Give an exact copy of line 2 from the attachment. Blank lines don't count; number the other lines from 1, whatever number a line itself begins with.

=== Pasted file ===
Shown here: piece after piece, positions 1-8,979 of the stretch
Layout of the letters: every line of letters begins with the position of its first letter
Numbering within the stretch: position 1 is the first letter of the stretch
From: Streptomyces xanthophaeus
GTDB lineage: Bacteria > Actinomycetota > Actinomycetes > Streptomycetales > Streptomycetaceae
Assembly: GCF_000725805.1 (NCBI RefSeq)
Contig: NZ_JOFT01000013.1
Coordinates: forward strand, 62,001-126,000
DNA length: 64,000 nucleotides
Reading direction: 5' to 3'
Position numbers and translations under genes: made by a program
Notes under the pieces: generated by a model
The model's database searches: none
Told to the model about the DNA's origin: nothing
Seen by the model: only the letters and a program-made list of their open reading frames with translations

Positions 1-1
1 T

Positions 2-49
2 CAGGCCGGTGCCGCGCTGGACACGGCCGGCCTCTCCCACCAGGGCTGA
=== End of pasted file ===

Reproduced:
Layout of the letters: every line of letters begins with the position of its first letter